The Court of Justice of the European Union has just made a landmark decision, saying that a lawyer who declared that he would never hire a “homosexual” person in his law firm was discriminating under an EU employment directive. Meet activist Emiliano Ganzarolli, from the powerhouse group of LGBT lawyers who took the case.

Emiliano Ganzarolli is a member of Rete Lenford Avvocatura Per I Diritti LGBT (Lawyers For LGBT Rights) an association of about 150 lawyers founded in 2007 to take representative action on the behalf of LGBT people before national and international jurisdictions, and to ensure enforcement of LGBT rights in Italy.

The association has notably been active in the fight for marriage equality, and the implementation of a civil partnership framework for same-sex couples.

“In 2007 there was nothing in the Italian law concerning either civil unions or marriage and the association itself was actually founded because of this lack in our system,” says Emiliano in an interview filmed for the Voices of ILGA-Europe project last October. “It brought together lawyers and activists from the civil society to bring cases up to the constitutional level. In 2010 the constitutional court was asked to deliver a judgement on the possibility or not to have equal marriage in Italy. The case was not successful, we still don’t have equal marriage in Italy, but that was the beginning of many battles the association took.”

Recently, the Association was involved with the first case in Italy involving discrimination in an employment context, after an attorney declared during a radio interview that he would never hire a homosexual person in his law firm.

The case was brought in front of a tribunal in the Court of Appeal by Rete Lenford. “It was successful in the first instance, and the second, and then the case was appealed in front of the Supreme Court in Italy,” Emiliano explains. “The Supreme Court referred the case to the Court of Justice of the European Union (CJEU).

“When we received the communication that the Supreme Court had referred the case to the CJEU, it was the immediate reasoning to involve an umbrella association, somebody able to actually properly talk at the same level with the European institutions. So it came naturally to involve ILGA-Europe in this. ILGA-Europe’s litigation department has been extremely supportive, especially putting us in contact with the other EU countries.”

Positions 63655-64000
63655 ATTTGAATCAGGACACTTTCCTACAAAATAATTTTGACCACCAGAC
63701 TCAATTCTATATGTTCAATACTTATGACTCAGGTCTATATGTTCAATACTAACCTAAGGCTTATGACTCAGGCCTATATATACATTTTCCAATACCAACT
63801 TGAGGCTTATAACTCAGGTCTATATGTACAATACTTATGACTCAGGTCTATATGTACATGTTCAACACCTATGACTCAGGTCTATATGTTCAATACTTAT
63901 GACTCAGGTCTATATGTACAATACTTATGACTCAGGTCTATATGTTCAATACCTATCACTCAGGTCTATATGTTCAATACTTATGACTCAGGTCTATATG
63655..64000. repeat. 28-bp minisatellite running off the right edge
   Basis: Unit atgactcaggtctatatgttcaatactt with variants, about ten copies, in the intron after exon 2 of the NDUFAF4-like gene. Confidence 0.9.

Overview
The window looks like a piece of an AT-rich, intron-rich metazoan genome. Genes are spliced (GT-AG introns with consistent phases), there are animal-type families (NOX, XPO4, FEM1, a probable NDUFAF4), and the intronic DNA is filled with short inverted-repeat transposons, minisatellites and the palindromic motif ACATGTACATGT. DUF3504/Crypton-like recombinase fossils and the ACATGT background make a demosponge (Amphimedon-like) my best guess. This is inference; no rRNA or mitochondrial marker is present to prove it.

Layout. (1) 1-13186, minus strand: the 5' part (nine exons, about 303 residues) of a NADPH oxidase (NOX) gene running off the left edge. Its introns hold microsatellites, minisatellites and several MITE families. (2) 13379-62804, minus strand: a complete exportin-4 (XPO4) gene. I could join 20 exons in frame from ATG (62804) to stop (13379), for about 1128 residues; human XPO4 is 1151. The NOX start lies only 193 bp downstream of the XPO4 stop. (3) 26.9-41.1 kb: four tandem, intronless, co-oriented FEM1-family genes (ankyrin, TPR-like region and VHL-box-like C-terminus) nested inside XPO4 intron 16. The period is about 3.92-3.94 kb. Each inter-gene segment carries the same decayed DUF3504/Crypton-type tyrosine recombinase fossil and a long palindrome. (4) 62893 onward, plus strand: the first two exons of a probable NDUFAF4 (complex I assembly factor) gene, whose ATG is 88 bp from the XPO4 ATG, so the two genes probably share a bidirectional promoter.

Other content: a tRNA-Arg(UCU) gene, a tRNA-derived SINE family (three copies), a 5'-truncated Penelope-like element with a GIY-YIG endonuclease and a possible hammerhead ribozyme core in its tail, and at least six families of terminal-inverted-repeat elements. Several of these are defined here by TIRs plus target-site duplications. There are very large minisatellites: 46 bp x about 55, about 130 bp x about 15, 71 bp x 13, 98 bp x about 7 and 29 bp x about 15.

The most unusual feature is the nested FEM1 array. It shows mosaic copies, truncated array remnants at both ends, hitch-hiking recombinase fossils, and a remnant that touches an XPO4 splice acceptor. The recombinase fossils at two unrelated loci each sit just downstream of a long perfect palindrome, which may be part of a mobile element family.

Two distinct questions arose before the Italian Supreme Court: Firstly, does legislation prohibiting discrimination in access to employment also cover a general statement made on the radio to the effect that the interviewee would not recruit homosexuals to his law firm? Secondly, in the absence of an identifiable victim, is it possible for Rete Lenford to seek to enforce the prohibition of discrimination in employment and occupation, including through the award of damages?

In a judgement delivered on 23 April 2020, the CJEU decided on behalf of Rete Lenford. Importantly the Court noted that the lawyer’s statements may fall within the ambit of the European Union anti-discrimination directive, even if no recruitment procedure had been opened or planned at the time when the statements were made.

Because discriminatory statements can have a chilling effect on prospective employees, therefore difficult to have an identifiable victim, the Court noted that where national law provides relevant conditions, an association, as in this case Rete Lenford, may bring legal proceedings for a finding of discrimination and for a sanction to be imposed.

Welcoming the judgement, Senior Litigation Officer with ILGA-Europe Arpi Avetisyan said: “I’m extremely pleased that CJEU reaffirmed protection against homophobia in employment and made clear that discriminatory statements in employment and occupation under the EU law are strictly prohibited. The Court sent a strong message that EU law does not tolerate discrimination based on sexual orientation and safeguards “the principle of equal treatment in employment and occupation, and the attainment of a high level of employment and social protection”. Congratulations to Rete Lenford on the victory and for setting an important milestone in clarification of EU law.”

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